27 learning not to judge opens bigger worlds

There are three thresholds to be crossed as we move forward in our quests.  The first is Judgement

A life on autopilot or is downloading is a life that doesn’t question ways of seeing, thinking, and doing.  If we hope not to keep repeating the past, we’ll have to interrupt our set ways of seeing, thinking, and acting by suspending judgement.

Moving from judgement to openness will mean looking on and thinking about people and things in new ways: with humility – we don’t know everything; with gratitude – the world is full of so many good things that are becoming visible to us; and, with faithfulness – there are ways to do things that others have already tried and which may be useful to us.

Understood in this way, judgement is about going for quick answers rather than living in slow questions.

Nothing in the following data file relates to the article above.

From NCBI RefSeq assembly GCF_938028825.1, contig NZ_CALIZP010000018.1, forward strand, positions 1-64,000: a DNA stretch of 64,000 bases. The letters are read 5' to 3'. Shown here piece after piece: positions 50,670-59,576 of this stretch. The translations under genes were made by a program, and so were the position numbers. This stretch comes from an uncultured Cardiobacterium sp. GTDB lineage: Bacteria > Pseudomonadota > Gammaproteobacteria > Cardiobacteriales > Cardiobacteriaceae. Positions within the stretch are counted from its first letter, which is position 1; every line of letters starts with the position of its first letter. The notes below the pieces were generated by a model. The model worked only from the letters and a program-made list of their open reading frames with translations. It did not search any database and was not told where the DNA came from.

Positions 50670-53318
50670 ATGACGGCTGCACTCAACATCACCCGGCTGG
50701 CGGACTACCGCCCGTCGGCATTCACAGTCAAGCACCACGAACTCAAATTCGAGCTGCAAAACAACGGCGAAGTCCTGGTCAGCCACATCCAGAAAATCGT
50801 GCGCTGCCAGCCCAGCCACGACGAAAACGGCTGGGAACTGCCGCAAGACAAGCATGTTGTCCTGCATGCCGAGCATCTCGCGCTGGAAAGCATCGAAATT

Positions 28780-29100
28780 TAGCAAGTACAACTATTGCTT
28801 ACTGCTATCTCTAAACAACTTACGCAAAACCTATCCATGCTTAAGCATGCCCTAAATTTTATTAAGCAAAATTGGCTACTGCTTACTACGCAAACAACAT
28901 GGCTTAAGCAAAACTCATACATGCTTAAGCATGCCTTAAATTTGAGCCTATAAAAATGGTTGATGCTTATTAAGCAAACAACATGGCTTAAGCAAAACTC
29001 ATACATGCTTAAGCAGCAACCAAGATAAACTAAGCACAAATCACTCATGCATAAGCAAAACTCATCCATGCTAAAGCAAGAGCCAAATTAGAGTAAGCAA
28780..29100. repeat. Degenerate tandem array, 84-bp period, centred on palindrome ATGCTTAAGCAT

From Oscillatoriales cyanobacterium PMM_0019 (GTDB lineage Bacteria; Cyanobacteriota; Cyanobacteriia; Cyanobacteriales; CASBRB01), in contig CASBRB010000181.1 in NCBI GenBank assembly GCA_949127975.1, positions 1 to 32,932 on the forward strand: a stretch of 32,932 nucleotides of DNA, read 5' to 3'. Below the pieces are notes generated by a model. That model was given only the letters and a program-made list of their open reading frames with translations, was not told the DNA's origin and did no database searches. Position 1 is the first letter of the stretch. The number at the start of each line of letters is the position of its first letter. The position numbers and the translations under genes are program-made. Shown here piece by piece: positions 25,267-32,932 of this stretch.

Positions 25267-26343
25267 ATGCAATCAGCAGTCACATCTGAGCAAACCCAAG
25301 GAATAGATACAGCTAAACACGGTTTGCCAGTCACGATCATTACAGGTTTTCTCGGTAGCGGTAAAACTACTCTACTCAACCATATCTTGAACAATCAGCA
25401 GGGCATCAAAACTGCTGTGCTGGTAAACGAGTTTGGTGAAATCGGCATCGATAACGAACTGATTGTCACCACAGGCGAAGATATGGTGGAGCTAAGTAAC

We need an open mind to explore the universe of possibilities because it is full of questions, the unknown and mystery.  When we have quick answers we stop searching.  Instead, our aim should be to judge slowly.

The opposite of an opening mind is one becoming more closed, one that looks out on a reducing world, fearful of the bigger and less certain.

Author Umberto Eco reportedly had a library of 30,000 books, most of which he has never read – they were a reminder to him of how much he didn’t know.

SOMETHING TO DO: Choose a book on a subject you wouldn’t normally read, or a TEDtalk on a subject you know little or nothing about, or something equivalent to these.  It perhaps could be something a friend or a colleague or family member is into.  Look for all the things which resonate with you.

RESOURCES YOU MAY ENJOY:
Whatcha Gonna Do With That Duck? by Seth Godin

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